The photo in the lenders’ homepage is of Ndeye Bineta Sarr, one of our members in Senegal whom I had the pleasure of visiting several years ago.  Bineta used Zidisha loans to acquire the sewing machines and materials she needed to turn her part-time dressmaking activity into a tailoring studio that provides employment to others and enough income to send the children in her family to university.  Her story has always been inspiring to us and illustrates the impact that we are always striving to make possible.

home.png

Zidisha.org, borrower homepage

 

The photo in the borrower homepage represents people coming together and supporting each other to achieve their goals.  We chose an image that was not specific to any particular nationality, gender, race or culture, in order to reinforce the message that at Zidisha, all responsible, high-achieving entrepreneurs are equally welcome.

The new design features a brigher, more varied color palette, reflecting the beauty and diversity of our community.  It showcases more photos of our entrepreneurs, and makes more use of modern web design features that facilitate access from smaller devices.  This is intended to make our website easier to use for both lenders and borrowers, who increasingly access Zidisha with tablets or smartphones.

lend.png

Browse Projects

 

profile.png

Loan profile page

 

updates.png

Project Updates

 

Zidisha has changed a lot since our founding nine years ago.  Innovation is at the heart of our culture, and we will continue to improve our technology platform as we learn and grow.  But our commitment to bridging barriers and connecting people has remained constant from day one.  Our new design is intended to embody ever more faithfully our vision of a world where people everywhere reach out and connect with each other, and where geography is no longer an insurmountable barrier to achieving one’s dreams.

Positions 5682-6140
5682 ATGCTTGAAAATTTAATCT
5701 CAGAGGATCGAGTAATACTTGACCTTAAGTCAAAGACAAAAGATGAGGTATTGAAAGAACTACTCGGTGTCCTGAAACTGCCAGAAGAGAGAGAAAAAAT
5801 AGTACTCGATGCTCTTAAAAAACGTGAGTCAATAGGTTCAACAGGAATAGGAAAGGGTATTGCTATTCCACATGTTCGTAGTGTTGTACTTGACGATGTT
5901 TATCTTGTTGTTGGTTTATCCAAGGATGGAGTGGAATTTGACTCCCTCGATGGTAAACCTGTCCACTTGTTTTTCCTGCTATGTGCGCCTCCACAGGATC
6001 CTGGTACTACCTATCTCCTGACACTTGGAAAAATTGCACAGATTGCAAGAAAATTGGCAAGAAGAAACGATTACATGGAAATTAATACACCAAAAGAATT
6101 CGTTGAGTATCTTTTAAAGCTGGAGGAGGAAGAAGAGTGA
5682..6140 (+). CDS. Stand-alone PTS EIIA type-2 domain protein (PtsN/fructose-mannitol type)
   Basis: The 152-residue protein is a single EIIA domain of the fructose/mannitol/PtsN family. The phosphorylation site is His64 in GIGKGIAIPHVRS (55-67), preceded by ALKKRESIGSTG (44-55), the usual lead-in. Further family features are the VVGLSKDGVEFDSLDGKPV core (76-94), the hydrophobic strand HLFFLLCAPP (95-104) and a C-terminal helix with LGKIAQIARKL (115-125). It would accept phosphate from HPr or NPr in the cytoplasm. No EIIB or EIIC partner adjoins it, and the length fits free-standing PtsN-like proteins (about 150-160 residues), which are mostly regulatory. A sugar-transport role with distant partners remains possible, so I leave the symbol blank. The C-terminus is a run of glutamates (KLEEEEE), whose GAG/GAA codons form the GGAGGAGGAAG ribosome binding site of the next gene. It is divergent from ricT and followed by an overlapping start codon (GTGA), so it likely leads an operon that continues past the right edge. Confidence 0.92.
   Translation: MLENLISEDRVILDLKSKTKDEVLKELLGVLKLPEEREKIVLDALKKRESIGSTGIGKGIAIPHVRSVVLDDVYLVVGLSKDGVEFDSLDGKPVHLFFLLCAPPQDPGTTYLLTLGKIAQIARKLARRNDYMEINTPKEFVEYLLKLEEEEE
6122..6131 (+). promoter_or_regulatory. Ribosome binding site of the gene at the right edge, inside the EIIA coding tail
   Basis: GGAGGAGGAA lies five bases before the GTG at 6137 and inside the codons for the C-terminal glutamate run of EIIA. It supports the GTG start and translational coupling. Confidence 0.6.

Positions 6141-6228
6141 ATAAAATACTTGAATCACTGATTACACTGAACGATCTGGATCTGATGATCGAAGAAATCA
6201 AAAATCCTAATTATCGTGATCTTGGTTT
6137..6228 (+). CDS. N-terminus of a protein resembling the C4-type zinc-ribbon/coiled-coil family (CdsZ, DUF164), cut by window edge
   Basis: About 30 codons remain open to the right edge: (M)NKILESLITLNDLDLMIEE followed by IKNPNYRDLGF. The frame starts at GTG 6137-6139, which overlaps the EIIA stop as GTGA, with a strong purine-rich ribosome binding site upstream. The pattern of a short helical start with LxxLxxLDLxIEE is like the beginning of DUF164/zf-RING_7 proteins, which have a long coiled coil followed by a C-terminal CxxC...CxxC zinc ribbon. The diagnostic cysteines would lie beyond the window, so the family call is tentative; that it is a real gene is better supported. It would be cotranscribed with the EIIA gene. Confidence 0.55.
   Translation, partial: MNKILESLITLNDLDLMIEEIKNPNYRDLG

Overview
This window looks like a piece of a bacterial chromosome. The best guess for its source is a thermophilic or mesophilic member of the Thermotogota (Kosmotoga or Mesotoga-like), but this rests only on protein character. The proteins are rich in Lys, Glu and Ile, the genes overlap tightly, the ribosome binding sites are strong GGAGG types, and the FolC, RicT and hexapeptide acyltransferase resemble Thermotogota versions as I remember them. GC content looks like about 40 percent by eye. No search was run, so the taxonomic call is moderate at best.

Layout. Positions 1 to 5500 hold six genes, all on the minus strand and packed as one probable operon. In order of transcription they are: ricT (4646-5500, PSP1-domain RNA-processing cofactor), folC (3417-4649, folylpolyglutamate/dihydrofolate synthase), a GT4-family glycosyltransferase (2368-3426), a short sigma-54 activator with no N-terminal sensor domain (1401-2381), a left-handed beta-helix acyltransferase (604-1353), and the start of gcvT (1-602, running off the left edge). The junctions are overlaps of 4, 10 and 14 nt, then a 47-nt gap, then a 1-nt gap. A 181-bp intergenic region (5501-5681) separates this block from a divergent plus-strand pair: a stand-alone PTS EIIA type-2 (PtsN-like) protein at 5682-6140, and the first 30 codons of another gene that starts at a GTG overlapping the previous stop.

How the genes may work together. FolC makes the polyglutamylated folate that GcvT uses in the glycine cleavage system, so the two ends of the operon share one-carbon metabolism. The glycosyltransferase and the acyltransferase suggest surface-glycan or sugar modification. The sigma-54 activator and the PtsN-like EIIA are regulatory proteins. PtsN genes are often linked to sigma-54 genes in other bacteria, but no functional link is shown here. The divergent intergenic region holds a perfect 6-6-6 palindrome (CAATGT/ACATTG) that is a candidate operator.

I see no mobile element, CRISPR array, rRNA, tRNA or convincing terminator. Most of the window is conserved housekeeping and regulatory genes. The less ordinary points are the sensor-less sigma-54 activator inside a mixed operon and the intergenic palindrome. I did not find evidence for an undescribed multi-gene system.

A Budding Bead Maker

Gloria 7

By Betsy Ramser Jaime

Gloria Agbadi is a 19 year old college student from Ghana, currently in her second year of studies for Biomedical Engineering at the Kwame Nkrumah University of Ghana. Before college, she received her primary and junior level education at St. Mary’s International School and Better Best Academy. Then, she continued to high school at Achimota Senior High School.

When she’s not studying engineering, she has a creative side with a passion for fashion and colors. This led to her side business of jewelry making. She shares that, “Bead making is an indigenous activity in Ghana and beaded accessories are an irreplaceable item in our cultural dressing. Growing up in a country like mine where graduate unemployment is on the rise, I decided to turn my interest in bead making into an employment opportunity for myself and others.”

Through her business, Gloria is able to promote African fashion, especially jewelry and accessories. Over time, she hopes to expand her business worldwide to become a top beaded accessory production company.

So far, Gloria has successfully raised four Zidisha funded loans, which is impressive considering that she has only been a part of the Zidisha community since January 2018. With her first loan of $67 she was able to purchase a variety of beads, bead making tools, and other equipment.